The thing is we’re all sensitive. As a parent, I’m sensitive to the idea of having X-rays done. To not have to have X-rays to have a scan, I feel a lot more comfortable with that, especially in our children. That’s probably also driving factor from a consumer acceptance or a route for them as well. You keep using the term digital dentist. I want a directory of digital dentist. I want to know who a digital dentist is. I want to be able to make sure that I’m taking my kids to a digital dentist. I would love for you guys to put that on your site.
We definitely will. We work with a lot of them. There are some great ones in the LA area, we correspond to them daily basis. Baron Grutter, he’s a Beta tester for our software and we run all of our stuff by him to see what dentists need, what is missing in the digital dentist workflow that we can provide.
The software for what you do with that scan also must be advanced. That’s also where a lot of workflow breaks down for people that are learning how to use these digital scanners. You’re scanning the interior of someone’s mouth, their teeth. You’re not scanning a completely closed object in terms of the scan that’s created, which must need to become a completely closed object in order to then print it.
When you scan the tooth, it comes out as a shell. It can also have some islands and some artifacts, which need to be cleaned up. The funny thing is most dentists’ entry point for this is Meshmixer because it’s free, it’s powerful, and there are a lot of resources.
We found somewhat surprising how great Meshmixer is for it being free. It’s been one of those software that it’s surprising the amount of industries or different industries that are utilizing it. It must be because of that free entry. I can’t imagine why you thought, “I’ll pick it up. It’s free. I might as well check it out,” and then found it useful.
Credit goes to the pioneering digital dentist who is teaching others how to use it. If you look at Meshmixer YouTube tutorials, Baron has some great videos on, “Now you have a scan. How do you make sure it’s got a flat base so it will adhere to a print platform? How do you clean the islands? How do you extend the model so that it can be printed in this orientation? How do you print models flat, so you can fit on twenty full arches as opposed to five of them if they’re printed flat and make them vertical?” Because it’s free, a lot of digital dentists have used that as their tool of choice to evangelize for the product.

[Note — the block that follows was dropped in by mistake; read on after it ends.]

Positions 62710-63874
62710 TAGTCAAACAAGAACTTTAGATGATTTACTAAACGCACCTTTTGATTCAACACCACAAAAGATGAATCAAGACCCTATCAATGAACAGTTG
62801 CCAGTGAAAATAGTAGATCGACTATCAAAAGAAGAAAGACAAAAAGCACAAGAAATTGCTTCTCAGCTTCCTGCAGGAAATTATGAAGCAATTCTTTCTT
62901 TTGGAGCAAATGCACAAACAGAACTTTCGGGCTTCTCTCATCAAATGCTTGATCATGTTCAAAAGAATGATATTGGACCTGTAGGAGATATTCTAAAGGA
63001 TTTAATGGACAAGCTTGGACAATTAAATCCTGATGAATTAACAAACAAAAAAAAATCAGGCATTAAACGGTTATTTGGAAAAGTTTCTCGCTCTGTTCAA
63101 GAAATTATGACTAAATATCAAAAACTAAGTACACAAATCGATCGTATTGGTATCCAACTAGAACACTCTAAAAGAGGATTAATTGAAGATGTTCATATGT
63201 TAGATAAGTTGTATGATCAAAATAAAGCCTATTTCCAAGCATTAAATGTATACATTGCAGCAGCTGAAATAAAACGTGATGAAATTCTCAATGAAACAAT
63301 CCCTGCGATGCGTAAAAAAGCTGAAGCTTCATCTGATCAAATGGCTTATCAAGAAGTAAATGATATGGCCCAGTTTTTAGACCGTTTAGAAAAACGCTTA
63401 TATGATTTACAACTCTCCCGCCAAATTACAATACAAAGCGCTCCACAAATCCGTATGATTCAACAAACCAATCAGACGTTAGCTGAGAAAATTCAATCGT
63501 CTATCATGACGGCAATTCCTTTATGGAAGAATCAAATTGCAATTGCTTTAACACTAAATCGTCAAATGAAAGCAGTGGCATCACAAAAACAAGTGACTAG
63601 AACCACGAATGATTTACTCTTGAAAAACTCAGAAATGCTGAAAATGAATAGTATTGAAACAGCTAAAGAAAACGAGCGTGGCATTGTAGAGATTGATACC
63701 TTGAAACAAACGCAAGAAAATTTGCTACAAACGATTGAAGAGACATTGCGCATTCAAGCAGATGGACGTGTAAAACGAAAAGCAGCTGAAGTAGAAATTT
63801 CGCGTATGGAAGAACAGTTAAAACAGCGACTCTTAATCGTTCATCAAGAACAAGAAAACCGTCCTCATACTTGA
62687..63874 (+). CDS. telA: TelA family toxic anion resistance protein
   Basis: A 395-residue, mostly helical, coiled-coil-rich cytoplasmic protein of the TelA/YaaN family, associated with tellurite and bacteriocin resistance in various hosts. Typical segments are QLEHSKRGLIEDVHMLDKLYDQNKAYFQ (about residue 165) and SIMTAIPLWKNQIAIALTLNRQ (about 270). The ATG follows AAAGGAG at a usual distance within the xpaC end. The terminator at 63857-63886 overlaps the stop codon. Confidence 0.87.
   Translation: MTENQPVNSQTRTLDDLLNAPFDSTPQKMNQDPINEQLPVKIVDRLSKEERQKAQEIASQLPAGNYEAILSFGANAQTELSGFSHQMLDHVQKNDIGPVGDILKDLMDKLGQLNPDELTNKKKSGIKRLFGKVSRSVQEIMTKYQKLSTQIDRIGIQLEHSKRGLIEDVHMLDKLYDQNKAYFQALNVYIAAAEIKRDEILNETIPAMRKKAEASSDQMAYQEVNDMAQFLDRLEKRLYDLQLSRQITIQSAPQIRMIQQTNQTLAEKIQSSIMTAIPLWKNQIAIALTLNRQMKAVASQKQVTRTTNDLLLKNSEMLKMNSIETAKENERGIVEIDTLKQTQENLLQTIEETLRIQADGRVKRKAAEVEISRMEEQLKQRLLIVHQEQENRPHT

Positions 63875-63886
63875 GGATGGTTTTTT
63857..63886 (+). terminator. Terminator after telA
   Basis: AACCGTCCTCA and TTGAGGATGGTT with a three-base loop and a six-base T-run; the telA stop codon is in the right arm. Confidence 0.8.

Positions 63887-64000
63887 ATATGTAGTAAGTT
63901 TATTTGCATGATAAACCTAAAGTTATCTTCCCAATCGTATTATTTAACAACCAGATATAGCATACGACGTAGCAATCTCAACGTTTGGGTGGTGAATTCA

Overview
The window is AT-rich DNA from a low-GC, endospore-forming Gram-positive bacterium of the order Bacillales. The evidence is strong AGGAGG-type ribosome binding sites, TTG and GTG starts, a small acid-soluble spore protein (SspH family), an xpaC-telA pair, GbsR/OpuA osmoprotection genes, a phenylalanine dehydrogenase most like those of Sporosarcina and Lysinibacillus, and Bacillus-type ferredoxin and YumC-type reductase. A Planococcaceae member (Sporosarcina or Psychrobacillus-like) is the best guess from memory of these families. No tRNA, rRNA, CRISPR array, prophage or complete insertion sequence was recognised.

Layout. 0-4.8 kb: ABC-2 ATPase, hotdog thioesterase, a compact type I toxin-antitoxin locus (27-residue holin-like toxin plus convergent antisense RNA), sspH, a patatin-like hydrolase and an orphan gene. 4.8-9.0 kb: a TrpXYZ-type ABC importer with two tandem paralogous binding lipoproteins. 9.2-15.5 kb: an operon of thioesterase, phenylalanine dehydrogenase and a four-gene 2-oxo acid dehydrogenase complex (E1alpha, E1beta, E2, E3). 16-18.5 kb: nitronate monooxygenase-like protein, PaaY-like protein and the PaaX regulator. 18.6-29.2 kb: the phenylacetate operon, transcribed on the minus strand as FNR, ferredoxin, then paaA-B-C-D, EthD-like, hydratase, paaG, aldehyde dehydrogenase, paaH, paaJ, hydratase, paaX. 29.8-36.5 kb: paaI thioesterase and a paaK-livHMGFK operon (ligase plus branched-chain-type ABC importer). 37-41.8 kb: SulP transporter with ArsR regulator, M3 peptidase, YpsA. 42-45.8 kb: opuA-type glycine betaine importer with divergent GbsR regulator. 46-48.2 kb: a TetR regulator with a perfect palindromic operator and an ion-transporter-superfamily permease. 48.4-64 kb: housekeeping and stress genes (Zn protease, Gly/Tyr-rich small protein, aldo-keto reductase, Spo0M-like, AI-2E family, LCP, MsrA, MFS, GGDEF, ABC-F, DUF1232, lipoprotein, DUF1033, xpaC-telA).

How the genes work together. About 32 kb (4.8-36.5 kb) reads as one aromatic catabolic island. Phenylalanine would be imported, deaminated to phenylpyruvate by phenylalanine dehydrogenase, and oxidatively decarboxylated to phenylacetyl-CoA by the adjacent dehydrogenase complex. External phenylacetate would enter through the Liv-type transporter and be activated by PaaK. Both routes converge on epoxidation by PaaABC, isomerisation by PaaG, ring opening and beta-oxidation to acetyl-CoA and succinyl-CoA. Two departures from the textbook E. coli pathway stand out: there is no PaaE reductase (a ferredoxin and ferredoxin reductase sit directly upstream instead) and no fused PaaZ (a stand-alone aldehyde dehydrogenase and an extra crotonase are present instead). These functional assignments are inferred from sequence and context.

Digital dentists are utilizing all these new tools and this workflow. Obviously, machines are making things but there’s a little bit of machine maintenance. Let’s say you’re thermoforming this material, you’ve got to have that material, put it in the machine. I imagine after you thermoform it, it has to be trimmed and the edges deburred and things like that. There are things that the technicians at a local level must have to be doing, but it seems that what you’re reporting, and I’d like you to correct me if I’m wrong, is that the labor and time to do that is worth it for them. It seems to be an efficient use of their time otherwise they wouldn’t do it.
A lot of dentists train their assistants in taking the vacuum-formed aligners, cutting them and cleaning them. Once you bring everything in-house, the cost savings are enormous. Rather than taking a traditional impression and sending it off to a lab, being able to do it the same day improves the workflow so much that the extra labor time for cleaning up an aligner is offset by these other benefits.